Designing the Perfect Flyer

Who knew creating a flyer for an event would be so difficult? I sure didn’t when I first started out. Originally, I thought all that mattered was a great image and a catchy title. However, as I continued I found that a lot more goes into constructing a creative and effective flyer.

It’s all about the headline

When creating a flyer for an event it is crucial to determine what is the most important part that you would like to highlight. For my particular flyer, I thought the headline was the most important component that I wanted to emphasis.

The event that I chose to promote was a pasta dinner fundraiser put deepher-dude-is-coming-with-5-all-you-can-eat-pasta-2on by my sorority, to raise money for the Cystic Fibrosis Foundation. Our target audience was other college students, especially those in the Greek community. I needed a headline that would attract this group of people by appealing to what they could benefit from this.

To create the most effective headline, I took some pointers from the article on adespresso “11 Formulas and Strategies to Write Irresistible Ad Headlines” by Pawel Grabowski. In one of his tips he suggest to just use a direct headline that will grab the audiences attention without being too catchy or over the top. As long as the title explains exactly what is going on, then you have made your point effectively.

So, after doing some research on headlines I came to the conclusion that this would be the most effective for my flyer, “Deepher Dude is Coming!”

Subheads are your friend

To be honest, I was a little reluctant to put a subhead on my flyer. I thought that by doing so it meant that my headline was not strong enough and that it should be able to stand-alone. However, this is not the case.

Thinking about the event that I was creating a flyer for, I realized there was a lot of information I should include with only limited amount of space. After coming up with a direct headline, I knew I needed something extra to fully grab the audience and make them want to come to the event. This is why I added a subhead stating “$5 all you can eat pasta.” By adding this it not only gives important information, but it adds emphasis to the event that is coming up and what it will include.

A picture speaks louder than words

To me, the next most important thing is finding a visual that will capture the essence of what your flyer is trying to convey. As soon as I chose this event to create a flyer for, I knew the perfect picture would be of some sort of pasta. Unfortunately, my original idea to have a picture of pasta as the full flyer with the image faded out a bit to allow the words to pop out more on the page, did not turn out as well as I would have hoped. Instead, I stumbled upon a simple, delicious looking picture of pasta on unsplash.com. Once I found the picture, the rest of the flyer came together almost instantly. screen-shot-2016-11-08-at-2-24-04-am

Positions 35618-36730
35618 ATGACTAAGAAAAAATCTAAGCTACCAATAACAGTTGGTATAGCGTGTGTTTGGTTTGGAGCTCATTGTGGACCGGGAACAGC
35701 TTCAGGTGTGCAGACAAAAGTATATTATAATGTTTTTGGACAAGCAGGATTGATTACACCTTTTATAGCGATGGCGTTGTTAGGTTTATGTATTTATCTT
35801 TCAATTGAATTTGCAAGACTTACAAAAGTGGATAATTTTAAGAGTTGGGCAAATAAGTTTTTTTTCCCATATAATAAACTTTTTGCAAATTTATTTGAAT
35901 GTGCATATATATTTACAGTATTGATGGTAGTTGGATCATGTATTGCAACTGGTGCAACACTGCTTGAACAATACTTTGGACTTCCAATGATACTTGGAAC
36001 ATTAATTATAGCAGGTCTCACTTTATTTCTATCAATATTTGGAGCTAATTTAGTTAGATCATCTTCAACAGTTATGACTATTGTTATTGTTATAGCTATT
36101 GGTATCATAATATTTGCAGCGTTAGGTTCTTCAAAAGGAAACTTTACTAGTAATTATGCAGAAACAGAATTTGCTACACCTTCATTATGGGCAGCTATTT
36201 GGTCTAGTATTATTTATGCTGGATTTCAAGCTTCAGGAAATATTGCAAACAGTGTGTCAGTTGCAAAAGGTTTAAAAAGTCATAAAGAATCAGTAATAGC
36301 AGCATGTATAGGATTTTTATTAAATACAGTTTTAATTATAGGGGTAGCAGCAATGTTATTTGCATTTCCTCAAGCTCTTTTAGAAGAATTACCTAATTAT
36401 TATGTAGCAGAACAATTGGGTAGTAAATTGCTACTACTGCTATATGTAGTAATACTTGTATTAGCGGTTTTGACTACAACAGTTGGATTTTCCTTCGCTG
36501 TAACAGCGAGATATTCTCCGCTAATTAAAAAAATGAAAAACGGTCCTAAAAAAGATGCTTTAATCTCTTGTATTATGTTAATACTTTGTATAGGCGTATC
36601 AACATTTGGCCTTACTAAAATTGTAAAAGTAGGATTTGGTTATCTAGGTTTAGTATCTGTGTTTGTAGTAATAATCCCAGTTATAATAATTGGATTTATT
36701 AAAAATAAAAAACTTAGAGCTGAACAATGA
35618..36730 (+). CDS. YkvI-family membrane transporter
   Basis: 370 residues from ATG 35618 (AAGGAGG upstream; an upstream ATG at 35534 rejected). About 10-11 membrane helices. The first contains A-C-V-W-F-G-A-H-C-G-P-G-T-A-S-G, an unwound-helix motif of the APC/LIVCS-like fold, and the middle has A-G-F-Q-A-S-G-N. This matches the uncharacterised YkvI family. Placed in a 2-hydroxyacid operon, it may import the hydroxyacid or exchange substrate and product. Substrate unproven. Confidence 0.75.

Stop! Think before you place that element

To say placement and positioning on a flyer is important is an understatement. It is crucial! I found this out the hard way when I designed my first draft of my flyer that I had thought would be my final copy. Quickly I found out that placing things on a page may look fine to me, but looks weird and awkward to others.

screen-shot-2016-11-08-at-2-29-29-amAfter placing the picture at the top of the flyer
with the text all below, I realized that it looked strange and like something was missing.
So, I decided to place the picture in the middle of the flyer allowing it to break up the sections of information. Once doing this it allowed the flyer to flow much better and establish the visual hierarchy I was hoping to achieve originally.

Choosing fonts and establishing what should go where and in what size was a little hard at first. Then I read the article “The Visual School Guide to Visual Hierarchy” by Janie Kliever on Canva.com. It states that to help get a message a cross you should use 3 levels to help with designing.

I decided that the title should be the first level and would be biggest text that would stand out the most. Next for my second level, I used a separate smaller text for my subhead to distinguish that it is different from the headline. For my third level I chose to make the details such as the date, address, and benefits of the fundraiser the smallest text and underneath the picture. By following the pattern Kliever provided I was able to separate the text in a way that allowed the flyer to flow better.

screen-shot-2016-11-08-at-2-37-21-amCreativity is key

Overall, designing flyers for events is more difficult than it first seems. A lot of thought and patience has to go into it because there are so many elements involved. Designing the perfect flyer takes practice and knowing when certain things are working and when certain things are completely ruining your design. Holding on to an idea because you think it is safe, ultimately could be the downfall to your flyer. Remember, it is never a bad to be creative and try something new you might surprise yourself. I know I did.

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